According to Erikson, the psychosocial model helps to explain the inability to make up a person’s mind and the stage of development (Cervone & Pervin, 2010). There are eight stages to a healthy or impaired development to occur and according to Erikson each stage must be met before the next one. If any of the stages is completed unsuccessfully, it is a possibility that abnormal psychology may become an issue. Sociocultural Model The sociocultural model is built upon social and cultural pressures, stresses, and ideas on personality development.

The sociocultural model strongly emphasizes on the influence of society and culture on one’s development as well as on abnormal behavior. For instance, some socio-cultural psychologists have highlighted that poverty, discrimination, and lack of employment induce the efficiency of criminal behavior. Moreover, the sociocultural model is the application of how relationships and other social processes help people to develop an appreciation for the social systems in which they live (Feist & Feist, 2006).

Abnormal behavior is best understood through social and cultural forces that influence an individual according to the socio-cultural model. Overall, the socio-cultural model adds context and causality to the discussion of abnormal psychology. Conclusion In conclusion, abnormality and the explanations of it are seen even in Hippocrates time. Later, Freud’s comprehensive theory of personality development including an approach on dysfunction along with the first clinic of psychology and the establishment of the APA leading to release of the DSM-I helped mold the field of abnormal psychology into a scientific discipline.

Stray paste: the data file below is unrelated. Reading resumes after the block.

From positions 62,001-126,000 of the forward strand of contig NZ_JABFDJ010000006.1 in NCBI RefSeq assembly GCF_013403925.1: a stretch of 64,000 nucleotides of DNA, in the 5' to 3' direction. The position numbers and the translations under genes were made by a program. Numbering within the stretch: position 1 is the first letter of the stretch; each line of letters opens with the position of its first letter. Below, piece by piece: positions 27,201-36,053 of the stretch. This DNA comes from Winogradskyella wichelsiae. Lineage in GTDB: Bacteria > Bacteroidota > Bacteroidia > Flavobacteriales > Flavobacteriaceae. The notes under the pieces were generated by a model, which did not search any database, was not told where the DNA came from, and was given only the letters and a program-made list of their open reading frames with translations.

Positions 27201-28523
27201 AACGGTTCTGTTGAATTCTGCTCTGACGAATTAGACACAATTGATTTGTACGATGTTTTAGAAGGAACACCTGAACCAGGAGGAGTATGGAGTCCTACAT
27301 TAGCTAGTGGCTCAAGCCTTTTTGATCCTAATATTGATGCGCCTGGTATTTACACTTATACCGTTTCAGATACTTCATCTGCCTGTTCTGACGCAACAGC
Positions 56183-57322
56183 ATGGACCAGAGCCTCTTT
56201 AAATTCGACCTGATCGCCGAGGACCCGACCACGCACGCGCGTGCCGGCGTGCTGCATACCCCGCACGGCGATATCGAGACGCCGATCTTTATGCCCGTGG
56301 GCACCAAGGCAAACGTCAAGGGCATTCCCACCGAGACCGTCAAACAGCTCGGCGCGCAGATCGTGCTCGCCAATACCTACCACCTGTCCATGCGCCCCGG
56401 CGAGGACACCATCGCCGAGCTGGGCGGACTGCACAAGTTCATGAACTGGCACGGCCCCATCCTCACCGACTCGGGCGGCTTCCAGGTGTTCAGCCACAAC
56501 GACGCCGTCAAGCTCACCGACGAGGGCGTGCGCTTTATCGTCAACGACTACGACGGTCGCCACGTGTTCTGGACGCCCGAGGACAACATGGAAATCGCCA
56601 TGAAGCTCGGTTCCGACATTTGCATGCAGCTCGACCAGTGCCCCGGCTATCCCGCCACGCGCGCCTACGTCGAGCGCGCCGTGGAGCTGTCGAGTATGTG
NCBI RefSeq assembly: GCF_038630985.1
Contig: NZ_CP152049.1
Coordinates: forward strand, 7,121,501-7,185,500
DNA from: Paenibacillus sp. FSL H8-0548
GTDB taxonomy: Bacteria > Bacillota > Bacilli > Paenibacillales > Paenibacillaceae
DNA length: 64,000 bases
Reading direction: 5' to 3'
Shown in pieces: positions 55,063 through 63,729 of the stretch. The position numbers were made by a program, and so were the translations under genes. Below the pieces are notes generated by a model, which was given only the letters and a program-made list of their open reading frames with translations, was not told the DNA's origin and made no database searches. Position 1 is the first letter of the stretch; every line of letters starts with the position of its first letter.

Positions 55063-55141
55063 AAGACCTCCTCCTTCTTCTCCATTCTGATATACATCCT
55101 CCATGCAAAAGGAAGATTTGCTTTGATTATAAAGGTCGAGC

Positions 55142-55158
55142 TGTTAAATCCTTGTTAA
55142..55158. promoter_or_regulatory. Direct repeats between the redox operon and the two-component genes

Additionally, the biological model involves the physical occurrences, which relate to and predispose psychopathology. The psychosocial model focuses on mental disorders as the instability of the stages of personality development, as suggested by Erikson. Finally, the sociocultural model interprets the cultural and social influence on abnormal behavior and psychopathology (Stocker, 2010).

"Looking for a Similar Assignment? Order now and Get a Discount!

Place New Order
It's Free, Fast & Safe

"Looking for a Similar Assignment? Order now and Get a Discount!